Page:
On recordings that were recorded in DSD then downsampled to 16/44 for CD, I found the SACD to be significantly better (for example Perahia's Goldberg variation on Sony, Paavo Jarvi's Beethoven cycle ). Some SACD release from older analogue tape (Living stereo series etc), really depends on the remaster. Some are really good, some are not that much different from CD. Also there are some rip off ie SACD that was upsampled from 16/44 which was a waste.
Personally I found Pentatone SACD to sound significantly better through SACD layer than CD layer as well.
Some of the cheaper, universal player also convert DSD to PCM before going through AD converter which does not help SACD much.
I would look through SACD catalogues first and see if there are enough music in SACD catalogues (preferably with original DSD recordings) that interest you. If yes, it would be worthwhile investigating this option.
Steuspeed wrote:
One thing your Meridian has is trifield, which there are few recordings and players that can process it. You might search out recordings that have it.

I, too, have a Meridian processor with Trifield but I know of no recordings made with it. In fact, I do not think one can "make" recordings with it. Could you be thinking, instead, of Ambisonics?
Agree with Suteetat. Music well recorded in DSD not converted to PCM can sound significantly better than redbook. I cannot but a redbook only cd player because I have too many great sounding SACDs and only a few SACDs that are ripoffs. In fact, I have not upgraded my cd/sacd player in a few years because I knew that someday, a DAC would come around that processes DSD from downloads. They are just now starting to be made.

you will want to look into the Sony 5400 ES player, as well as, Marantz SACD players. Happy Listening!
I have an Ayre C5xemp which plays both. All too often, there is very little difference if any at all. Save your money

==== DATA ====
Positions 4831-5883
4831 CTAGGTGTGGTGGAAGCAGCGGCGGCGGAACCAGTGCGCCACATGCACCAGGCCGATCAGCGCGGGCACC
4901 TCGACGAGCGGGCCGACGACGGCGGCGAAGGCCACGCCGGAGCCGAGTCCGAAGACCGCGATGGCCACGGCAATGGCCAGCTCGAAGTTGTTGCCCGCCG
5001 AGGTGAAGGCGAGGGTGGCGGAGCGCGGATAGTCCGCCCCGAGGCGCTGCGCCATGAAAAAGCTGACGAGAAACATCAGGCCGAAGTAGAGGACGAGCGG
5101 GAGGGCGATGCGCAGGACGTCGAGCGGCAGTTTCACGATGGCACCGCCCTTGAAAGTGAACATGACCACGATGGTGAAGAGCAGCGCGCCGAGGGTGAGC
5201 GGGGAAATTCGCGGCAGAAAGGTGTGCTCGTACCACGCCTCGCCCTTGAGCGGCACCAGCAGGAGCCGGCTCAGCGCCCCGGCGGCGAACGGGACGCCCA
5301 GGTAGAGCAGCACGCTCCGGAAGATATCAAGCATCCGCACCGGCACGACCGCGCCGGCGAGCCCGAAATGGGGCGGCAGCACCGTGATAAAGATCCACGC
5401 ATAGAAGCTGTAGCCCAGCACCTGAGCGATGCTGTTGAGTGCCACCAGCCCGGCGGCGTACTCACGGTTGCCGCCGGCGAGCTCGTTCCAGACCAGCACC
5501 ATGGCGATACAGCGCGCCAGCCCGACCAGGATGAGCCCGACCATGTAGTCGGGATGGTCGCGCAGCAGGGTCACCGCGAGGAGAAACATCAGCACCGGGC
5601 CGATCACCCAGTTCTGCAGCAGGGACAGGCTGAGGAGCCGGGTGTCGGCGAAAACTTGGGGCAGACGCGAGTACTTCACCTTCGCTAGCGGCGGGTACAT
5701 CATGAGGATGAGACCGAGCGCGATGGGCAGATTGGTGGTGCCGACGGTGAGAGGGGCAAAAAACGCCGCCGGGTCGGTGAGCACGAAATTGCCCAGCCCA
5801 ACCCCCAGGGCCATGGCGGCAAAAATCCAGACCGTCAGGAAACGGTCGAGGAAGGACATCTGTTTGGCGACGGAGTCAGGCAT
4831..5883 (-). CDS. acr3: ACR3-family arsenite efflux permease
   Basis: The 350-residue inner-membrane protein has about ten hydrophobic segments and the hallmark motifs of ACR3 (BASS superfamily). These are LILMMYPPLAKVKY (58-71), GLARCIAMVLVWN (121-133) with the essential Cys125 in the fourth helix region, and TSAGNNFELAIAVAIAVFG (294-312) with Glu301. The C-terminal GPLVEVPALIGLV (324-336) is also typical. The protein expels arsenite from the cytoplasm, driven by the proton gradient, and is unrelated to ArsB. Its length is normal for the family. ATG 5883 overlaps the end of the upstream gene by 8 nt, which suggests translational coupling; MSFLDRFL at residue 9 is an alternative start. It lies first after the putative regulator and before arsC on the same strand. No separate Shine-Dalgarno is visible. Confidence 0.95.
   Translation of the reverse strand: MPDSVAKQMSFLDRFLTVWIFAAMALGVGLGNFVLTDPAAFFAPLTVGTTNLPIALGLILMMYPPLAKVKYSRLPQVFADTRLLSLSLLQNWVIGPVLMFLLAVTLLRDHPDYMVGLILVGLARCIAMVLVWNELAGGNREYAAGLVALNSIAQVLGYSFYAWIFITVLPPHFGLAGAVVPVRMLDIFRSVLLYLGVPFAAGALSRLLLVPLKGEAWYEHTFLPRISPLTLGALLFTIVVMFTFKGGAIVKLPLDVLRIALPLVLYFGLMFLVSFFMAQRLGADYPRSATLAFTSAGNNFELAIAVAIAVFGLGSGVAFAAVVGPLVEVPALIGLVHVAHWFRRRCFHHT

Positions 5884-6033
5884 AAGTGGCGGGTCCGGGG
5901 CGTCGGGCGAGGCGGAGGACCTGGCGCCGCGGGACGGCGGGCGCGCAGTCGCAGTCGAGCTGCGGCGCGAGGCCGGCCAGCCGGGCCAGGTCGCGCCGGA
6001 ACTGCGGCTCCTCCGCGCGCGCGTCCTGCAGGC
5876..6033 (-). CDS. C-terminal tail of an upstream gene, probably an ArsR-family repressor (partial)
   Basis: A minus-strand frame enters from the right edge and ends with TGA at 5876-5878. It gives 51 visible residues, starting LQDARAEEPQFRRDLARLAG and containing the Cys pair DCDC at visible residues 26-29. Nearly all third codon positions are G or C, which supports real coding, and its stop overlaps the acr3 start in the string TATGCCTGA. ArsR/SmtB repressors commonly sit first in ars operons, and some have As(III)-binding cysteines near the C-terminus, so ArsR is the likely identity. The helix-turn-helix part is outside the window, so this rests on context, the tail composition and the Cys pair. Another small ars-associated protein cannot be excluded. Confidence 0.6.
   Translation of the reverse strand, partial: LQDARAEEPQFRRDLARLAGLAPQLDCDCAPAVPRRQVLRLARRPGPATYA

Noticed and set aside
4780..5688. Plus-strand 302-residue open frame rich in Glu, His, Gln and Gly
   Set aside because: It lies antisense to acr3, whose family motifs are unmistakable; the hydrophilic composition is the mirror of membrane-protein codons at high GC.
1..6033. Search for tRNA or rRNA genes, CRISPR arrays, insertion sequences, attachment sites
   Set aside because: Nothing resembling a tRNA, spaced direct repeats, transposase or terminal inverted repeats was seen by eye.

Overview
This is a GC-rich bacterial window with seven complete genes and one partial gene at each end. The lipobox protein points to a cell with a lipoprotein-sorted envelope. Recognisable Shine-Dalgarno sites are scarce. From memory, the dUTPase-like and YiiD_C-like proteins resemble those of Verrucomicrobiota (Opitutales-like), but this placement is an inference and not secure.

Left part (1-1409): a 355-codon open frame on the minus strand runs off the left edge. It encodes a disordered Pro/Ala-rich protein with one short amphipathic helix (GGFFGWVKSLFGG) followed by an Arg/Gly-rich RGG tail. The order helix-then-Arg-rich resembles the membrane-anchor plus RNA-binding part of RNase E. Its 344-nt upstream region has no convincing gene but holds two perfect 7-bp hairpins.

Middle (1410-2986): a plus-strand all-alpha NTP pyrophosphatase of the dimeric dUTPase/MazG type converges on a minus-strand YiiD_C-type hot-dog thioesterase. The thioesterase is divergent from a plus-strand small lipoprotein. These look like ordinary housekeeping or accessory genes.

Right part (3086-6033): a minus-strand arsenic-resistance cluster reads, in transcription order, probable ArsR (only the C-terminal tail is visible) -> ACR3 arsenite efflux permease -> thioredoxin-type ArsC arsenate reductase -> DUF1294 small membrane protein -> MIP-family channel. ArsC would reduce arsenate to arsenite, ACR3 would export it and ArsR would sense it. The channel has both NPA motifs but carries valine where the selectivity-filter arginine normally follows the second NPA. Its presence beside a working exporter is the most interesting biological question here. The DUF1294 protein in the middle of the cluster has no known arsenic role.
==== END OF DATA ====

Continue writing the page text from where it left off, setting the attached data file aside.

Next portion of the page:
SACD is a system what I never Liked. For my work I bought a lot wenn it was still not sure if it would be a succes. I had always the DVD-A recording as well. In all the cases the DVD-A was always better compared to SACD. By the blind auditions people took the DVD-A for preference. Most people always thought that the DVD-A would be the SACD. DVA-A was superior in focus and depth. Sound was more analogue compared to the sacd version. The biggest problem is that the focus of many sacd's is often not natural anymore. At a show of Philips they used the Nautilus 801 for demo. The used a recording I know well. The voice was much too big. Wenn they went to the redbook version the voice became the normal dimension again. So I said: I did not know if the person had such a big head. They did not know what to say. It was a fact that the voices were all too big. SACD I would not want it for free or even wenn they give me 100 euro every day.
The gap with CD narrows substantially as playback hardware gets better. For me the beauty of SACD is mainly in the (unfortunatey rare) multi channel releases, not so much the lead in SQ over CD on two channel.
I agree, in very well setup systems with high quality Red book players the gap is quite narrow and with considerable overlap depending on the individual recording.
I have both SACDs and DVD Audio discs. I have the NECESSARY speaker array to

enjoy these. For someone just now starting to consider SACDs know that SONY

dumped on us, abandoning the medium for Blueray which I won't touch.
I have a bunch of Blu Rays, SACDs and DVD-A. They can all sound anywhere ranging from crap to stellar, mainly a function of the recording / mix quality, not so much the format.
recording quality is still more imporant than format. Sony used a lot of bakcup copies for SACD ( because the mother tapes are not always there anymore). These SACD all sound thin and harsh.